Hello again! They let me come back and tell you all a bit more about Hard Times.
Monday night saw me attend a preview of the show. The experience starts as you approach the building. Murray Mills is an impressive sight in the evening sunshine, rising up above you. At your allotted time on your ticket you are escorted into the Mill down some steps and are immediately plunged into the sights, sounds and even smells of Coketown. You are free to move around in this area and can observe the townsfolk going about their lives. This brilliantly sets the scene for the play. It’s dark, dusty and oppressive. You see glimpses of poverty, disease, revelry and despair. Bits of machinery left over from Murray Mills’ former life lie abandoned, adding to the atmosphere.
After a while we are taken up to the main performance area. This is a long gallery with a number of ‘sets’ and we do have some time to look around before the performance starts. The detail is amazing, clocks tick in parlours, someone has been practicing their alphabet in the schoolroom, paperwork lies on desks. The set designers and builders, lighting and sound have done an amazing job. It all helps to create this feeling that you are an integral part of the play.
The scenes of the play transfer between various sections of the large performance space and the audience moves freely to surround the action. As an audience member it was a very intimate experience, almost like you are an invisible observer, eavesdropping on developments. I remember there was one scene where the haughty Mrs Sparsit (Lynda Cooke) is peering through some trees to spy on a meeting between two characters, and I felt like I was across the other side of the clearing secretly watching her watching them.
One of the things that struck me, seeing the play in full, was that the sections I saw at rehearsal just gave me a snapshot of the overall journey each of the characters take. For example, the Louisa I saw at rehearsal seemed very cold and unemotional and a bit unlikeable. Across the course of the play I came to understand why she behaved in that way, how she had been shaped by her upbringing, and by the treatment of her loved ones, and then saw the complexities of her character emerge as she fights to understand her conflicting emotions. Alice O’Connell gave a wonderful performance as Louisa, and I was on the verge of tears at one point seeing the level of her pain and confusion.
Similarly, the snapshot of Tom (Gareth Cassidy) I saw in rehearsal, made me think he was a bit of a loveable rogue. But, when seen in the context of the play, in the way he treats his sister and others, he is an unpleasant and extremely selfish character, constantly focussed on his own gain, and not caring who he hurts along the way.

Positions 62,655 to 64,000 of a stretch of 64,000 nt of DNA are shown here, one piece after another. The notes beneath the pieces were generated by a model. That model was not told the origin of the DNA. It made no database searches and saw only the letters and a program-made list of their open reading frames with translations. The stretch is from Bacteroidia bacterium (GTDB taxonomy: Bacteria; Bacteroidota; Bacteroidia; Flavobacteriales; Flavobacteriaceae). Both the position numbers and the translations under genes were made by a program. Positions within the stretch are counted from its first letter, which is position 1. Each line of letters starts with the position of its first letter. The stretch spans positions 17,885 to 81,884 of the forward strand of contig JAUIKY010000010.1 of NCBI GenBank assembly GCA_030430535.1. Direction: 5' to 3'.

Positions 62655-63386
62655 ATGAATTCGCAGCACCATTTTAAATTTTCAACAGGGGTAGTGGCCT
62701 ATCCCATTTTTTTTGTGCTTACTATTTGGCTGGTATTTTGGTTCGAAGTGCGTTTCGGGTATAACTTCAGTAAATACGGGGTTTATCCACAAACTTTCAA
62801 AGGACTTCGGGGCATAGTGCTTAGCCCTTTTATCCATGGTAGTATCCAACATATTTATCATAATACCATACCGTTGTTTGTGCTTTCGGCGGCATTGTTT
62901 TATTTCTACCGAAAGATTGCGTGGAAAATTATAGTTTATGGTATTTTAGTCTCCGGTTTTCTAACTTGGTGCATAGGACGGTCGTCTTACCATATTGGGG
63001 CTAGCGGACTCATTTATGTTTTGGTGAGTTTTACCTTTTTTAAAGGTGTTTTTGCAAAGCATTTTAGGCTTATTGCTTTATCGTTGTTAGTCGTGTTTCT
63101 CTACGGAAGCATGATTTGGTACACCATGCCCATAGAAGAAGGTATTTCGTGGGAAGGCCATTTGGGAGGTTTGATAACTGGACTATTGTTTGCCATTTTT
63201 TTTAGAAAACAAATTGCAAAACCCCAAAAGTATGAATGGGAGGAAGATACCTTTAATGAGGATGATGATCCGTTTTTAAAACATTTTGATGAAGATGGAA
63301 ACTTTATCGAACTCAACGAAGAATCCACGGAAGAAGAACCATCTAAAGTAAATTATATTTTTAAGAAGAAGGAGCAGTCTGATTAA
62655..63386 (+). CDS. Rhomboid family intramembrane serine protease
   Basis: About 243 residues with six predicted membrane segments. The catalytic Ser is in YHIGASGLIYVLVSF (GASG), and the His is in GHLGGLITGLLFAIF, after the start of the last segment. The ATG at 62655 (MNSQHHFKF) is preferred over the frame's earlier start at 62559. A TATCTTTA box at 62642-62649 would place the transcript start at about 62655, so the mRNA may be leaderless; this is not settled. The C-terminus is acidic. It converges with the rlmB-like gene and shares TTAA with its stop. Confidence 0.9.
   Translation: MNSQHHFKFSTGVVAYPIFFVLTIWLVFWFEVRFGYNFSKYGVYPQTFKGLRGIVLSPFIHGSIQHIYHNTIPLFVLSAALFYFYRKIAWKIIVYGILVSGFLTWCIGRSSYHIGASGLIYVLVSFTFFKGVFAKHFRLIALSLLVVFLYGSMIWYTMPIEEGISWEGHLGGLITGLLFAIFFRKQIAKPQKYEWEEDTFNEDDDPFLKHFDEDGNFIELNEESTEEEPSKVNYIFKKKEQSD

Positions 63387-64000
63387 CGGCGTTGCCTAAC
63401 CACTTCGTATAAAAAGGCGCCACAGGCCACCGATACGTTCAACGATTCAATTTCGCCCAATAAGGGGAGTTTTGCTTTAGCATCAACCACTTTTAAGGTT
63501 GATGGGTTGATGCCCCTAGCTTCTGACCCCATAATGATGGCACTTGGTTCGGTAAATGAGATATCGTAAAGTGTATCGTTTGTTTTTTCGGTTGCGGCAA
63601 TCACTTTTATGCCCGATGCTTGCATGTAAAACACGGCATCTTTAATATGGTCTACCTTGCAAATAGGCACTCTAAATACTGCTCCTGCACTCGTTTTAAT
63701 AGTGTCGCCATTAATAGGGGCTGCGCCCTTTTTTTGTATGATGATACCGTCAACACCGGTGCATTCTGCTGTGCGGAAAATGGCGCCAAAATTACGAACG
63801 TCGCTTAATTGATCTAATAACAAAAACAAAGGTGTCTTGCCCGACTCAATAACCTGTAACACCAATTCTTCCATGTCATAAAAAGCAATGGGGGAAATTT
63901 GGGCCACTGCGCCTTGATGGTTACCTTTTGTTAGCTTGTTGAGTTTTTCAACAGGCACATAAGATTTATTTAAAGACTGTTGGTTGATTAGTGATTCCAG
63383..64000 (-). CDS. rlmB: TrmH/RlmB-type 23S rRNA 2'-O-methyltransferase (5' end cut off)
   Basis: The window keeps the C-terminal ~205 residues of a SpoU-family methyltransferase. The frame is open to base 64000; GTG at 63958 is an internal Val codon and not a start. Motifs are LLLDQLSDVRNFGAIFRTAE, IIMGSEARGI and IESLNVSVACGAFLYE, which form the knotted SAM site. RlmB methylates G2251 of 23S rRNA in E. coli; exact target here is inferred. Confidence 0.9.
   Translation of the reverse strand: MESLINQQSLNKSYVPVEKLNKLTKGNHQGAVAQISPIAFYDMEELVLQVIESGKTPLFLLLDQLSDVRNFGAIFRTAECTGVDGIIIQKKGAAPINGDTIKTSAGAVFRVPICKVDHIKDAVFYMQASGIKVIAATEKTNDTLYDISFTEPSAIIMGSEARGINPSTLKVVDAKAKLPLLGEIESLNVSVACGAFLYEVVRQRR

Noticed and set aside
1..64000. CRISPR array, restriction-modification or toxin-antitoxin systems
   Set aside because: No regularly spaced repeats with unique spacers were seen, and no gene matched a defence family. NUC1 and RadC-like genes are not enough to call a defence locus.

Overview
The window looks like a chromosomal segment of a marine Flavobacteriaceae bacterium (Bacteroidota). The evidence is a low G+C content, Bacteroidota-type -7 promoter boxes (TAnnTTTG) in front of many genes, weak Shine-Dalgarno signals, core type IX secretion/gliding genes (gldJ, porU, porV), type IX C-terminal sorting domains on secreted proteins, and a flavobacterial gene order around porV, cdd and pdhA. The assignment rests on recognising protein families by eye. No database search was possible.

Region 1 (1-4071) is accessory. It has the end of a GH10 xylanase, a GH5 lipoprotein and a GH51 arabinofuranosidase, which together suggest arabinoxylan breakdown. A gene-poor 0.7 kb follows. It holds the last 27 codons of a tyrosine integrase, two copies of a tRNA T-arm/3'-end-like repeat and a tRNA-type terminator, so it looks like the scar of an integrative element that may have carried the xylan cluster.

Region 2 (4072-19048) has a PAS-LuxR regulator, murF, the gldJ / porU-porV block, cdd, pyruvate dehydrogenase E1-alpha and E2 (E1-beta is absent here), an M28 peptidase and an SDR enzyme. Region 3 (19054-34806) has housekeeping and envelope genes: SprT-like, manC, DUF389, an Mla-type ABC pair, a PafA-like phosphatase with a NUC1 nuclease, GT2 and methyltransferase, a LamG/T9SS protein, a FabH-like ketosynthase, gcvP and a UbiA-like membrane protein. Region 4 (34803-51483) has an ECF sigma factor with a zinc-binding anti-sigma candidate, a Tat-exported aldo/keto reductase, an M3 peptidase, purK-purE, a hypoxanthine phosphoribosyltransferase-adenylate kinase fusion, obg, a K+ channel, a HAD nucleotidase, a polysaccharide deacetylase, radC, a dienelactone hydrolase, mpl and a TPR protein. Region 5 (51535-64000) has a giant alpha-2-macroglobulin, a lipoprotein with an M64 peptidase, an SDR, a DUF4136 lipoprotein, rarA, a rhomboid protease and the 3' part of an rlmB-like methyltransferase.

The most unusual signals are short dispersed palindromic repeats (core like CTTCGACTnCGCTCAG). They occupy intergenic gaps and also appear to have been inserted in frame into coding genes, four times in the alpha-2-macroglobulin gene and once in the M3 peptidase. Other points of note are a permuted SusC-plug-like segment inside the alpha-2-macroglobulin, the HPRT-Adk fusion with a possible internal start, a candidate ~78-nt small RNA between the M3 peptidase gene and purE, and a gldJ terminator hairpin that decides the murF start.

This truly was an unforgettable night at the ‘theatre’ for me and I am so glad I had the chance to experience it, I only wish I could do so again. I noticed on the Library Theatre’s website they had given you their top tips for enjoying your visit to Hard Times, so, in a blatant act of plagiarism, I thought I would round off by giving you Alison’s Top Tips for a Good Time at Hard Times
- Make the most of Coketown – some of the people in our intake did the ‘museum walk’ - down to the end of the walkway, glancing at the tableaus, then gathering at the far end near to exit door and just watching what was going on there. You’ll miss a lot doing that. Take your time, revisit some of the areas you have already seen, especially once the mill workers return from their toils. Things change, people move about, there is so much to take in just hang about and absorb it.
- Once you enter the main performance space there will be a little gap before the main action starts. Have a good old nosey round, take in the detail, it’s amazing.
- Flat comfy shoes are good! As are comfortable and practical clothes. You might want to perch on a bench, lean against a pillar, sit on the floor – you want to be able to concentrate on the action, not worry about snagging your best silk!
- Use the space, surround the action. There is plenty of room for everyone to see, you don’t have to watch things from a specified place.
- Don’t be all reserved and dawdle from scene to scene, keep up with the action or you might miss something. But equally keep your eyes open, sometimes there may be characters away from the main point of focus that you might want to keep an eye on!
- And finally, give yourself a massive pat on the back for being lucky enough to secure a ticket for this amazing event, they are like gold dust. If this is the standard of the site specific work the Library Theatre Company have in store for us we are all in for a treat. I hope you all love it as much as I did.